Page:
Category Archives: Economics

Keeping “PACE” with Energy Efficiency Upgrades

PACEfinancingClay summarizes the current status of the PACE program, its program benefits to the property owners, and the Prologis case study that closed in San Francisco in November, 2012.

Johnson Control’s Clay Nesler unveils how PACE financing can help commercial property owners defer upfront costs in seeking to install energy efficiency building upgrades. Click here to see the video presentation.

In his role as vice president of Global Energy and Sustainability for Johnson Controls, Clay Nesler leads a worldwide team responsible for coordinating marketing, legislative affairs, resource management, product/service innovation and energy program management. Nesler’s responsibilities also include leading a professional services organization that develops collaborative planning tools and provides consulting services to Johnson Controls customers and third-party clients on a global basis.

Since joining Johnson Controls in 1983, he has held a variety of leadership positions in technology, new product development and marketing in both the United States and Europe. Nesler received his bachelor’s of science and master’s of science degrees in mechanical engineering from the University of Illinois at Urbana-Champaign, and is listed as a co-inventor on 10 patents.

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SoCal Gas Energy Resource Center Seminars


The Energy Resource Center in Downey, California is an energy efficient resource for making environmentally-preferable decisions. The facility is 44,572 square feet and earned LEED certification at the certified level in 2009. As a showcase building for environmental and energy efficiency, the Energy Resource Center is pursuing LEED for Existing Buildings: Operations & Maintenance recertification at the Gold level.

Want to learn about the latest in energy-efficient equipment and technologies? Attend technical and foodservice-related seminars at Southern California Gas’ LEED® Certified Energy Resource Center (ERC) in Downey, CA.

ERC at a Glance

This resource center for energy and environmental decision-makers opened in the spring of 1995 in Downey, California, the heart of the Greater Los Angeles and Orange County metropolitan areas. The building is an award-winning model of energy-efficient, environmentally friendly technologies. And an array of practical seminars, demonstrations and consulting services can help businesses find the most cost-effective and energy-efficient solutions to their energy needs.

A visit to the Energy Resource Center can expedite your search for new equipment, while ensuring you have the information you need to make wise choices. And, there’s never a charge for equipment demonstrations.

Seminar Schedule & Enrollment

Seminars like these are just part of our commitment to providing exceptional service.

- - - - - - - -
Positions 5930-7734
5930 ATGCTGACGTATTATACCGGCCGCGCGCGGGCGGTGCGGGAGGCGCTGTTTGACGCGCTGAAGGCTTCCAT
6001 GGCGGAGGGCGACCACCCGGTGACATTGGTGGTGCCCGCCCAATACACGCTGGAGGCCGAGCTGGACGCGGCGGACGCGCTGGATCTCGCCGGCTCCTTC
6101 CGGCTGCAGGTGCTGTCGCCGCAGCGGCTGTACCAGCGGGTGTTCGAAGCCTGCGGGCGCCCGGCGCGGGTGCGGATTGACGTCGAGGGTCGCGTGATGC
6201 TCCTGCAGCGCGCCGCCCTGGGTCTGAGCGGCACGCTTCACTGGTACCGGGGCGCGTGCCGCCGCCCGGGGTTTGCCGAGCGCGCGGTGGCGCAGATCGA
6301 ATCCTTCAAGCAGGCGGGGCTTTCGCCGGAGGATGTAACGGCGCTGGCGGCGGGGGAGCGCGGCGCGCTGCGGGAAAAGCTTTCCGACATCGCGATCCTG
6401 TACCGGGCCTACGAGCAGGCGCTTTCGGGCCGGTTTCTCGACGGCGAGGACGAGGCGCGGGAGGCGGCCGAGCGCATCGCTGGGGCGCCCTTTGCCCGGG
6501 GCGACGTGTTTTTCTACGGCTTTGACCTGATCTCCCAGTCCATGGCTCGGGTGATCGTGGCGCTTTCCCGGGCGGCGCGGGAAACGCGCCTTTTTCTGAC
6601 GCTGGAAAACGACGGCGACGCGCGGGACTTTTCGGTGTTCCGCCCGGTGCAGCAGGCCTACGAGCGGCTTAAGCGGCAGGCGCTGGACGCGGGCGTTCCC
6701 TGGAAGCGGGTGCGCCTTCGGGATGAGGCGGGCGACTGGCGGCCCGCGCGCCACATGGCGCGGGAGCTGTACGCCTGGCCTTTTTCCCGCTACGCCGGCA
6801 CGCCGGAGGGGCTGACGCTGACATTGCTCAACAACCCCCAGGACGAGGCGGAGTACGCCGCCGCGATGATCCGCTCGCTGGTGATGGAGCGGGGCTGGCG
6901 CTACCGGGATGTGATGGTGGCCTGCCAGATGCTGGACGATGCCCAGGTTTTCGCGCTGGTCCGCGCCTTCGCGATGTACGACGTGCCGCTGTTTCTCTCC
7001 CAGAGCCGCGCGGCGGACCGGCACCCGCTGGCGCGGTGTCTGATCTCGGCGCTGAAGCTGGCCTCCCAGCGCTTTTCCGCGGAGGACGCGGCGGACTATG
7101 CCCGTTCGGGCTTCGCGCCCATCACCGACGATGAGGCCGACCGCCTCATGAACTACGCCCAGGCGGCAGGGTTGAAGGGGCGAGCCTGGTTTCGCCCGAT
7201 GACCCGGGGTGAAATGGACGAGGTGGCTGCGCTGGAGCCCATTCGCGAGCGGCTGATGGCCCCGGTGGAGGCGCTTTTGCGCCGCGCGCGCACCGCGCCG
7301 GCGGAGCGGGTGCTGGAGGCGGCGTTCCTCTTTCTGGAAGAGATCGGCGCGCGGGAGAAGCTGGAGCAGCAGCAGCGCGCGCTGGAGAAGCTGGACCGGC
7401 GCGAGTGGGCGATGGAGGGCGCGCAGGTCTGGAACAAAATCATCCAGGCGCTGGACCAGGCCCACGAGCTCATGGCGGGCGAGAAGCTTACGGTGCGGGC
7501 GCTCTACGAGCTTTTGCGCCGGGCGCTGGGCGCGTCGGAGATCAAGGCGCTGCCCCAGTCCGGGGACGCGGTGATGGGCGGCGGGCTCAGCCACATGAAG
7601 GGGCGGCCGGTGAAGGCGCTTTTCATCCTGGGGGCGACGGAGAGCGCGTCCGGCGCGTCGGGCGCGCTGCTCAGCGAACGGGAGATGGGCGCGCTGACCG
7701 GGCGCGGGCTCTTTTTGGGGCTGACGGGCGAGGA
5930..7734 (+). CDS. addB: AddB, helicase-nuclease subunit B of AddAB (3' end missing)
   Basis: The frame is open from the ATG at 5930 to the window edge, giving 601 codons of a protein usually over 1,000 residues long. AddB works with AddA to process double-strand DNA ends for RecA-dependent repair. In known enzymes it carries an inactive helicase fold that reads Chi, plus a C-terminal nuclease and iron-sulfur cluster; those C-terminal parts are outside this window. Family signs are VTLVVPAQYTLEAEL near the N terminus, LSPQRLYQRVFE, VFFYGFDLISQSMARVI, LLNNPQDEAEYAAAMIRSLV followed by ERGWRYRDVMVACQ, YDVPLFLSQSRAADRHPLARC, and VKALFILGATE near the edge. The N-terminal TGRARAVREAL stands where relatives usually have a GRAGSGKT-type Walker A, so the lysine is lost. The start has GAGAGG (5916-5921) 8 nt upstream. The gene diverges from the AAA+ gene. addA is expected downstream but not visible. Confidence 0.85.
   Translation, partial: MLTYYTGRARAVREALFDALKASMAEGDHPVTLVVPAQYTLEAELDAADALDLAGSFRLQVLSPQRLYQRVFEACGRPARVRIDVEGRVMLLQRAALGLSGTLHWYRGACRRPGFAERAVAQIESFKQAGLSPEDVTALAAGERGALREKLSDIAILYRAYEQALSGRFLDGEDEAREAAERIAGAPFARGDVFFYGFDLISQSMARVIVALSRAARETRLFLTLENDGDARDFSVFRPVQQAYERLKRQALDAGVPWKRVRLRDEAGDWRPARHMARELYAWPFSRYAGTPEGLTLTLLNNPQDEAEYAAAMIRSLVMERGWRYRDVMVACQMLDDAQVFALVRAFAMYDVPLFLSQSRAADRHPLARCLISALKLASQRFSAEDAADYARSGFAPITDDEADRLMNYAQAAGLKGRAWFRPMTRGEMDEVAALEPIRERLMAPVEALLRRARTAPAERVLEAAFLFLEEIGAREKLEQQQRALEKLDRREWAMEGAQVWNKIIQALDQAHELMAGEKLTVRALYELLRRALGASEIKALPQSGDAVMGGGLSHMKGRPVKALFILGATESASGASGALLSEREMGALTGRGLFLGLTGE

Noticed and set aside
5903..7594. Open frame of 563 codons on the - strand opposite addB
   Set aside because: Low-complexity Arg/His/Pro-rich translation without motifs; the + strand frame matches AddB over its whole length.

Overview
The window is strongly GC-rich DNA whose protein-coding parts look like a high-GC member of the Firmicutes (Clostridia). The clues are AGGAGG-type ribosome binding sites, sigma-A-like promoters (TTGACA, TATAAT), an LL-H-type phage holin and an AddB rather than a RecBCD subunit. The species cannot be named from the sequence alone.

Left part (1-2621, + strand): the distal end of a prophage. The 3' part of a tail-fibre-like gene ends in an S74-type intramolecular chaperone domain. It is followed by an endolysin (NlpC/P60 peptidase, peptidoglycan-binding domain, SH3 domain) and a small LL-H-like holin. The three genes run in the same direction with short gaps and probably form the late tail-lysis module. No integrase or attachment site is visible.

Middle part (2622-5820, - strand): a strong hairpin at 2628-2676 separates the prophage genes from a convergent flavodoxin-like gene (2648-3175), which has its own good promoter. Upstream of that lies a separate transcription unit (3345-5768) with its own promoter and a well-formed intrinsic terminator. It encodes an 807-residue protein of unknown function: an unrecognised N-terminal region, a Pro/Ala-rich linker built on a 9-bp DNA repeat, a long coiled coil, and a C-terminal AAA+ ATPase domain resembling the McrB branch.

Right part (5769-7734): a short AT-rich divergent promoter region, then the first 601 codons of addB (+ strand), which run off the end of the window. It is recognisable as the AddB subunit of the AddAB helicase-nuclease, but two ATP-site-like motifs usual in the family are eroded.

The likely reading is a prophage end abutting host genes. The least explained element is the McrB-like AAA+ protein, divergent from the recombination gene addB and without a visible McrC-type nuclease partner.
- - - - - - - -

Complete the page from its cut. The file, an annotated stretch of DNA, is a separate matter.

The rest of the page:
1. Sign Up for Technical Seminars

  2. Sign Up for Building Operator Certification Seminars

  3. Sign Up for Food Service Equipment Center Seminars

  4. Seminar Terms & Conditions

Food Service Equipment Center

The Food Service Equipment Center showcases the right equipment to spice up your bottom line.

  1. Call 562-803-7323 to schedule a visit.

  2. Sign up for Foodservice Seminars

  3. Seminar Terms & Conditions

Exhibiting and Speaking Opportunities

Exhibit and/or speaking opportunities exist for many Energy Resource Center (ERC) and Food Service Equipment Center (FSEC) seminars and displays.

  1. Email the Energy Resource Center at

  2. Email the Food Service Equipment Center at

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CCC/IOU Energy Efficiency Partnership

The Energy Efficiency Retrofit element of the program involves implementation of energy efficiency retrofit projects providing cost-effective energy savings during the program implementation period.

The California Community Colleges (CCC), and Investor-Owned Utility (IOU) Energy Efficiency Partnership is a unique, statewide energy efficiency program achieving cost-effective immediate and persistent peak energy and demand savings. Moreover, it establishes a permanent framework for a sustainable, long-term, comprehensive energy management program at the one hundred and twelve (112) campuses served by California’s four large IOUs (PG&E, SDG&E, SCE and SoCalGas).

Established in the 2006-08 CPUC Energy Efficiency Program Cycle, the CCC/IOU Partnership set ambitious goals of saving 19,000 kW,  84 million kilowatt-hours, and 2.5 million therms of gas by the end of the cycle.  To achieve these goals, the Partnership is committing $22 million in incentive funds to Community College Districts to assist in the accomplishment of energy partners.

The program employs four key strategies to meet its goals: energy efficiency retrofits, monitoring based commissioning (MBCx), energy efficient new construction, and training and education. This multifaceted approach delivers comprehensive savings, and contributes to California’s national leadership in energy efficiency and reducing climate change.

The Partnership capitalizes on the vast resources and expertise of the California Community Colleges and California’s IOUs with program administration assistance from Newcomb Anderson McCormick of San Francisco.  It is funded by California’s investor owned utility customers through Public Goods Charges (PGC) under the auspices of the California Public Utilities Commission.